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 From:  Travis Dixon <travisd at tubas dot net>
 Cc:  m0n0wall at lists dot m0n0 dot ch
 Subject:  RE: [m0n0wall] RE: serial interface support (external/internal POTS modems)
 Date:  Thu, 2 Dec 2004 17:53:11 -0500 (EST)
On Fri, 3 Dec 2004, Barry Mather wrote:

> As a slight side note, in about 8 locations I manage in the uk, I have
> vigor 2600 adsl routers running, they are adsl and isdn routers, they
> have a facility of when the dsl drops out, the isdn dials up, and
> maintains connectivity, even ipsec tunnels stay alive ! kind of
> important for running business critical applications, however, you need
> an isp that supports this dial backup method that'll give you the same
> routing and static ip on the dialup ... I use zen.co.uk for this. ...
> Might be worth someone taking a look at how they do it ...
>
> Having said that, in a few locations over here in OZ (where the isps
> don't support dial backup in this way) I am using efficient networks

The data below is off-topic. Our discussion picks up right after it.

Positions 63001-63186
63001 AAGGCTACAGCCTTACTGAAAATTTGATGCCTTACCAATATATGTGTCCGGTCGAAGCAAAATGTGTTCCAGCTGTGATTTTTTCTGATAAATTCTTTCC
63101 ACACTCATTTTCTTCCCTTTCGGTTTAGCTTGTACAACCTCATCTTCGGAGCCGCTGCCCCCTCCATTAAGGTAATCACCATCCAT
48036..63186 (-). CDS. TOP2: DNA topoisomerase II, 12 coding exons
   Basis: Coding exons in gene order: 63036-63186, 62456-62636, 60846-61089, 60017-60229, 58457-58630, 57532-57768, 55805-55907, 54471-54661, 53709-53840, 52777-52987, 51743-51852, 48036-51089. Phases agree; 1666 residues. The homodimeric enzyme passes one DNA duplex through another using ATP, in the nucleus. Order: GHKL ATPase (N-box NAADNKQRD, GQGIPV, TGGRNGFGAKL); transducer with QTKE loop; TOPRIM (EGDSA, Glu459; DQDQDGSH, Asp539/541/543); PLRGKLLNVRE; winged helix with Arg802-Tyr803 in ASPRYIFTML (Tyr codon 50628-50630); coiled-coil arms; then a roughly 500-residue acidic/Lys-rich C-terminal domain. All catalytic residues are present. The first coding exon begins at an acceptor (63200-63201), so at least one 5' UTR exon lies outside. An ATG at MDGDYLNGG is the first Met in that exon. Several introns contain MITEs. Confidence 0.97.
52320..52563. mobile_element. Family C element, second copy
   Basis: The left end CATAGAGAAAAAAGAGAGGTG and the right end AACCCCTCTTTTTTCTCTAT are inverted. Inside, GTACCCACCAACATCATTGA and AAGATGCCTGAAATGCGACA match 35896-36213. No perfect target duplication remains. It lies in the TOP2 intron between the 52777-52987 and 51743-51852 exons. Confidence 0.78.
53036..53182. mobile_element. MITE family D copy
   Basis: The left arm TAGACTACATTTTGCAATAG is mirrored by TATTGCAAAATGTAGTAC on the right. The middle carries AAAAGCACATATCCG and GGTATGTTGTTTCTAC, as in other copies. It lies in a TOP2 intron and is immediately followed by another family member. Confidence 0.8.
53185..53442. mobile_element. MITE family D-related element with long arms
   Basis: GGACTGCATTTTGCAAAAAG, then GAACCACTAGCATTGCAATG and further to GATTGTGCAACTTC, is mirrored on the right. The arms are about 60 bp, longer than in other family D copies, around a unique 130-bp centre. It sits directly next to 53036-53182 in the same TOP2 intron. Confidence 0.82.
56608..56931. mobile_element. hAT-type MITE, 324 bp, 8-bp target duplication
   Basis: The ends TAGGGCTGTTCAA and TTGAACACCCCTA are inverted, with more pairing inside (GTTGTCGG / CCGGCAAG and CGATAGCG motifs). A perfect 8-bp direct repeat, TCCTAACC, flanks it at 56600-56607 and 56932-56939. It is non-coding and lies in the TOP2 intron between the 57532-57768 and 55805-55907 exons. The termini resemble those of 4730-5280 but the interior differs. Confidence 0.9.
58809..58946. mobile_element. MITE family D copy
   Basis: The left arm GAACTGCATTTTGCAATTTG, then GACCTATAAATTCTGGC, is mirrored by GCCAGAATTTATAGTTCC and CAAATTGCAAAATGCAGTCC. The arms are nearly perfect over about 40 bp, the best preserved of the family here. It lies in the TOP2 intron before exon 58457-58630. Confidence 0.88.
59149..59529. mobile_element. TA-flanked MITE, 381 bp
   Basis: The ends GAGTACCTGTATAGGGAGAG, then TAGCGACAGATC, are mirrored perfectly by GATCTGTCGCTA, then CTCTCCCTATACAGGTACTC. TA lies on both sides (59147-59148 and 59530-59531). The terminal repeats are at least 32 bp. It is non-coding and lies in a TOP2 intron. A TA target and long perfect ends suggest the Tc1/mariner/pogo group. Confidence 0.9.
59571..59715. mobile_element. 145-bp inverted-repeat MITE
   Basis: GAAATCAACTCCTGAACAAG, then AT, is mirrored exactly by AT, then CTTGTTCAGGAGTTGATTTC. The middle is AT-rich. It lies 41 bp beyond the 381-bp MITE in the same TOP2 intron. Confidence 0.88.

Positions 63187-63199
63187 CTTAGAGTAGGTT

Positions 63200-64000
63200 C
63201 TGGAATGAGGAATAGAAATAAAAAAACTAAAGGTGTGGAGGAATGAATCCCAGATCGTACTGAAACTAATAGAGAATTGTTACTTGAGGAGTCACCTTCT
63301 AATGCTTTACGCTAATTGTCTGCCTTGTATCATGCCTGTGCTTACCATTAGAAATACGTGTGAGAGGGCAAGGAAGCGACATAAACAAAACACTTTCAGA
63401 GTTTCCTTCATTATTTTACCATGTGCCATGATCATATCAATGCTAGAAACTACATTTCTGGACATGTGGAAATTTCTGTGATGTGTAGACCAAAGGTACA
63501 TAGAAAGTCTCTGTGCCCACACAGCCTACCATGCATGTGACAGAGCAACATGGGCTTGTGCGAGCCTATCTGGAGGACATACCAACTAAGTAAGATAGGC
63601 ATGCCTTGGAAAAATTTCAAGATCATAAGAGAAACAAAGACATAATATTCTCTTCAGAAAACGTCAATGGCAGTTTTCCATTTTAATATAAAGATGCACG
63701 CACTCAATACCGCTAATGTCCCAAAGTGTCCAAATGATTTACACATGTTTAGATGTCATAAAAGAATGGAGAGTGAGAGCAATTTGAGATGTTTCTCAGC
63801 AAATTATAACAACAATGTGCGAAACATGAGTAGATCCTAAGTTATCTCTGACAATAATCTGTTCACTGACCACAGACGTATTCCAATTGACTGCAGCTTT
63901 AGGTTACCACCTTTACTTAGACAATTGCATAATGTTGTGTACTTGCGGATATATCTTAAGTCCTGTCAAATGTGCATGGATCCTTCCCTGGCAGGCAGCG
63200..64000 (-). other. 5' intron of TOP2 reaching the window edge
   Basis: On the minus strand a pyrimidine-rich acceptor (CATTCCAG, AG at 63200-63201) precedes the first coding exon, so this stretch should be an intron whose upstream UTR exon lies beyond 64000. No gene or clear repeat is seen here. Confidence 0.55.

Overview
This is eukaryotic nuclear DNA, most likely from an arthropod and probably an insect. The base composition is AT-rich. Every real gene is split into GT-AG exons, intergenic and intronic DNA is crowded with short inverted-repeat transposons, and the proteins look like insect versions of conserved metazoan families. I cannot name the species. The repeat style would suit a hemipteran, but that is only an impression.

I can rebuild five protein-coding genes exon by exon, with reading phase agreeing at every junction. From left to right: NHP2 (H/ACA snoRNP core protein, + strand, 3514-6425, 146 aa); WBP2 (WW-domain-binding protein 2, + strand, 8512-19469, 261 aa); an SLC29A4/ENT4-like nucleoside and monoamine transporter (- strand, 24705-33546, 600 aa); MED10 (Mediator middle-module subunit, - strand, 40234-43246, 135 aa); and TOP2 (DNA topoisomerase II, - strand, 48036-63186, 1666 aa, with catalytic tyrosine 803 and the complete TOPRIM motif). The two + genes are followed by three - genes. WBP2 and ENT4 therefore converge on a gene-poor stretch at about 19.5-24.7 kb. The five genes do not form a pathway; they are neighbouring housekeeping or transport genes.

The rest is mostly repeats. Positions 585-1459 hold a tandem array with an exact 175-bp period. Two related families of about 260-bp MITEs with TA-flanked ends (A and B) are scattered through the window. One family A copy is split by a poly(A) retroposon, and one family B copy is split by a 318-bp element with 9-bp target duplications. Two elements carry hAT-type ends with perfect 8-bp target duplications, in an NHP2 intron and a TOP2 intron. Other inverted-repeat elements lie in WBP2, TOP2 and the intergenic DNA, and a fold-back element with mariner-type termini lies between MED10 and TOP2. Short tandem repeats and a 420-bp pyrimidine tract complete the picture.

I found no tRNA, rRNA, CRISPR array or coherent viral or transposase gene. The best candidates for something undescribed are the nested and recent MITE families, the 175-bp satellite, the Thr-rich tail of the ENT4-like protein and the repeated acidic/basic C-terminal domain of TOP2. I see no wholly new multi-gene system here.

> 5861 adsl / shdsl routers, the console port on them can be configured as
> a dial backup method, it works very well (tested in the uk) and the
> entire router runs on openbsd .... would be much easier to see how it
> does this ...
>


One thing though to keep in mind here is that those have the benefit of being
able to detect physical link state since they terminate the *dsl session directly.

The problem gets harder when you have another device in the way. It would see that
many people deply monowall via an ethernet connection to their [dsl|cable] modem. In
those cases, it's highly likely that even though those devices aren't pushing packets,
or the packets are getting lost on the far end, that the m0n0 interface will still
see things as being "up". I'd say that most dial-backup solutions out there currently
operate in a similar fashion - they rely on a link state and not a more vague "is it working
or not" to decide to dial and route via an alternate link.

Doing Dial-backup without relying on the physical interface would be a little more
difficult. My off-the-cuff idea would be to require the use of 3 or more "test" IP's
such as your upstream router, your ISP's web site, and maybe a 3rd party site. If
more than one of these are not responding, then bring up the dial-backup link. Make
the recovery time configurable -- if all 3 or 2/3 (or 4/5, etc) of the test sites
are stable, for a (configurable) 5 minutes, then switch back. Similar metrics such
as average ping time to the 3/5/etc sites could also be used to decide to go to backup.

--travis